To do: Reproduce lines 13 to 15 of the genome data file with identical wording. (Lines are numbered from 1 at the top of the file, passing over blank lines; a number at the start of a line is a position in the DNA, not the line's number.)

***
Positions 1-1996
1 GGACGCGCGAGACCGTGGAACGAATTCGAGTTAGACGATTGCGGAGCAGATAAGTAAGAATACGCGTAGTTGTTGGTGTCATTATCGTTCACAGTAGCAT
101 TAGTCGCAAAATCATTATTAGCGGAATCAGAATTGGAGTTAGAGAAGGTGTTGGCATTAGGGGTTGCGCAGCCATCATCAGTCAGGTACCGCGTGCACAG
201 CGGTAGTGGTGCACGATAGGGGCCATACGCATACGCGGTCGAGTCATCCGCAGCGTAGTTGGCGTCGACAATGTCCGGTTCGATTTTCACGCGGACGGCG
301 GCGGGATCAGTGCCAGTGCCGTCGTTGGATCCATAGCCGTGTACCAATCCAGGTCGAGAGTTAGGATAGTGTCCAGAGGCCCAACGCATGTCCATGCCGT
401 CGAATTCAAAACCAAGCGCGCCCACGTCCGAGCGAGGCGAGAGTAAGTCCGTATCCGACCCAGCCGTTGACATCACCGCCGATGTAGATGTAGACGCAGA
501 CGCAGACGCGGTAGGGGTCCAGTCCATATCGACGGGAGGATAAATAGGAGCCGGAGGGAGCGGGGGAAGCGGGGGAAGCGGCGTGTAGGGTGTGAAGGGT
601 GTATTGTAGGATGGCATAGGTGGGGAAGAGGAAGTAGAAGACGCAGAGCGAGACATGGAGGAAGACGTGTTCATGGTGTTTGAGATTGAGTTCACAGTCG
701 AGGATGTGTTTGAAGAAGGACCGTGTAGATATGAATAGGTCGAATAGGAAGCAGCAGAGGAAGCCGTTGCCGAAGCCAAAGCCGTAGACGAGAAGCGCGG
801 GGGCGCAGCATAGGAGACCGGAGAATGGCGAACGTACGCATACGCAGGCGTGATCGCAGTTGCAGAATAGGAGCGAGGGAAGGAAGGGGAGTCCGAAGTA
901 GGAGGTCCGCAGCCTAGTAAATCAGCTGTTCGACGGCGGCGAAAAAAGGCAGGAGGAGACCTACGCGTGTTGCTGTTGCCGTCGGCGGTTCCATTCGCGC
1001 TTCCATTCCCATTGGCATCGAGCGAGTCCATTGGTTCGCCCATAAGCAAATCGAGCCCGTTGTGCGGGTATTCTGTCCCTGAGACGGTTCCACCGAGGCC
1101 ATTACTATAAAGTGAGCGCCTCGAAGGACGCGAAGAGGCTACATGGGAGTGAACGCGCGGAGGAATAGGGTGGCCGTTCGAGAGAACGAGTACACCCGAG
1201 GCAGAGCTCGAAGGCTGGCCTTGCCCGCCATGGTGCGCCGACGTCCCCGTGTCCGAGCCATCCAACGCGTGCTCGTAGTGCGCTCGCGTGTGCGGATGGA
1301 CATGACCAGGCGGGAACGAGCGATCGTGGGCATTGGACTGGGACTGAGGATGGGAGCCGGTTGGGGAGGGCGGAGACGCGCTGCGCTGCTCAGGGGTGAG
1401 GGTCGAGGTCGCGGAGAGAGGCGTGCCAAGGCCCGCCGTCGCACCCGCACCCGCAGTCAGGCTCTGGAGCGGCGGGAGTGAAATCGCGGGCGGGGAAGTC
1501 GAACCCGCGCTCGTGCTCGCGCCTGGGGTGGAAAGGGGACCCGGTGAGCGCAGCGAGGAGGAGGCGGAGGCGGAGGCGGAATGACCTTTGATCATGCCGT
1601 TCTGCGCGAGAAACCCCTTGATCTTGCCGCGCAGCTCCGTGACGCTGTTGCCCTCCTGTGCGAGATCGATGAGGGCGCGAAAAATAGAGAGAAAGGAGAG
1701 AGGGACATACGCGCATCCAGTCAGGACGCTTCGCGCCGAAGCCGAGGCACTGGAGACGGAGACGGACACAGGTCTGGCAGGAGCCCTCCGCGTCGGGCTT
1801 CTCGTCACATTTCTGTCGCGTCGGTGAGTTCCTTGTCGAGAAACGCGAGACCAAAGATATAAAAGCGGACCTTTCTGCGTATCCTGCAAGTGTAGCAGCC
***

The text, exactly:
1101 ATTACTATAAAGTGAGCGCCTCGAAGGACGCGAAGAGGCTACATGGGAGTGAACGCGCGGAGGAATAGGGTGGCCGTTCGAGAGAACGAGTACACCCGAG
1201 GCAGAGCTCGAAGGCTGGCCTTGCCCGCCATGGTGCGCCGACGTCCCCGTGTCCGAGCCATCCAACGCGTGCTCGTAGTGCGCTCGCGTGTGCGGATGGA
1301 CATGACCAGGCGGGAACGAGCGATCGTGGGCATTGGACTGGGACTGAGGATGGGAGCCGGTTGGGGAGGGCGGAGACGCGCTGCGCTGCTCAGGGGTGAG